Wednesday, January 21, 2009


Recently, Dr Monika Pater, a media studies lecturer with avowed feminist leanings, asked if anyone in class wanted to do a presentation on feminist literature on journalistic practice. Not one of the 11 women and four men readily put his/her hand up.

Forget the men, but isn't it surprising that at least 10 of the 11 smart, over-25, professional journalist women in our class show wariness of feminist studies?

Is it because the anti-feminists have won the day? Or is it because the feminist movement refused to move with time, to recognise its own success in improving the status of women - and dramatically of a certain section - in society?

For example, one of the papers that was eventually discussed, statistically showed how there were less women working in hard journalistic beats such as, crime, politics and business. Most women chose soft beats such as culture and features. Thus, it called for an examination into the structural barriers to women's growth in the media.

Superficially, I would be a perfect case for this study. I started out as a business journalist, but after a year and half, moved over to feature writing for an arts magazine. But are these facts enough to conclude that the world around me is a male-inspired conspiracy against women? How about the fact that I left business journalism because it bored me. Or the fact that the former magazine offered me a promotion to stay-on. Or that, I never regretted that decision. And that many men vied for my job at the art magazine.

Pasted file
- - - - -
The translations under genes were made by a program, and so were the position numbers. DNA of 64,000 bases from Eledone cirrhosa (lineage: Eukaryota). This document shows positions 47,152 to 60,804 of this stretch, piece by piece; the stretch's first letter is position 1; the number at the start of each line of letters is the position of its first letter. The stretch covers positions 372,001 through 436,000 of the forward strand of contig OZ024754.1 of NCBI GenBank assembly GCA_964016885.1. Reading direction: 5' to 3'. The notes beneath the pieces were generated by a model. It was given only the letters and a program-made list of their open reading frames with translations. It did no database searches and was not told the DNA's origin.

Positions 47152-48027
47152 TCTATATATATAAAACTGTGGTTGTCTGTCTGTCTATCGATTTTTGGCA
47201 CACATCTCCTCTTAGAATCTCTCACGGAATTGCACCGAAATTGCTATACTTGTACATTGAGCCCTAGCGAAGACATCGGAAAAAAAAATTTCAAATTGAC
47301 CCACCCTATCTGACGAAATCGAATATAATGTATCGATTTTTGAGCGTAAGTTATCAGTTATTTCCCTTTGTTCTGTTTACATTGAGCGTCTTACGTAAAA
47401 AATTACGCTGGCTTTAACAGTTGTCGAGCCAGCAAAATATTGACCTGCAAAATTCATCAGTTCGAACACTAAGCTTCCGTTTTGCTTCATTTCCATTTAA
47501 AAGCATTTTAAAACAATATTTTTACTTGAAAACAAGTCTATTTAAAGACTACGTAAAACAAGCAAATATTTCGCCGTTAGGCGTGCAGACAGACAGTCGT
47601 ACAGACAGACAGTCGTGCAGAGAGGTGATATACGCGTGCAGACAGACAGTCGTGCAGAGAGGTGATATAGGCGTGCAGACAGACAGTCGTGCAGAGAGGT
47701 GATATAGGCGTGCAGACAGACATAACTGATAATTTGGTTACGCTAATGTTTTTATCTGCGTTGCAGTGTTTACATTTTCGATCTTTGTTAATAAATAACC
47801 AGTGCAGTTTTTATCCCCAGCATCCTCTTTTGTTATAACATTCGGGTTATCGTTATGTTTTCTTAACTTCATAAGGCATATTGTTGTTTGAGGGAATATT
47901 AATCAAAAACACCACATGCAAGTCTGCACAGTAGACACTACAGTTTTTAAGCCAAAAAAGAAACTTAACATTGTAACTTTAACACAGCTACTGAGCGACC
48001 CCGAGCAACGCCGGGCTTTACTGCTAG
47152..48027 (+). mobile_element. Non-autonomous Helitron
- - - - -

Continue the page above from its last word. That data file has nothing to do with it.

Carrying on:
How can we blame men for something that I chose to do and was happy to do?

Feminist literature doesn't enthuse a certain class of women because it doesn't resonate with their lives. That it is asks them to be angry for slights that they simply haven't experienced. And it expects them to blame men for things that they themselves choose to do.

Gloria Steinam, the queen-bee of the feminist movement, asked us in 2008 to believe that "Gender is the most restrictive force in American life". (If it is true of America, it couldn't be more true of India, right?) If only, Ms Steinam would use riders like "..force in a certain section of American life". By speaking for all classes and sections, she loses my support.

Speak for yourself, Ms Steinam. For I hate pretending to be the victim. And I think, so do 9 other women in my class.

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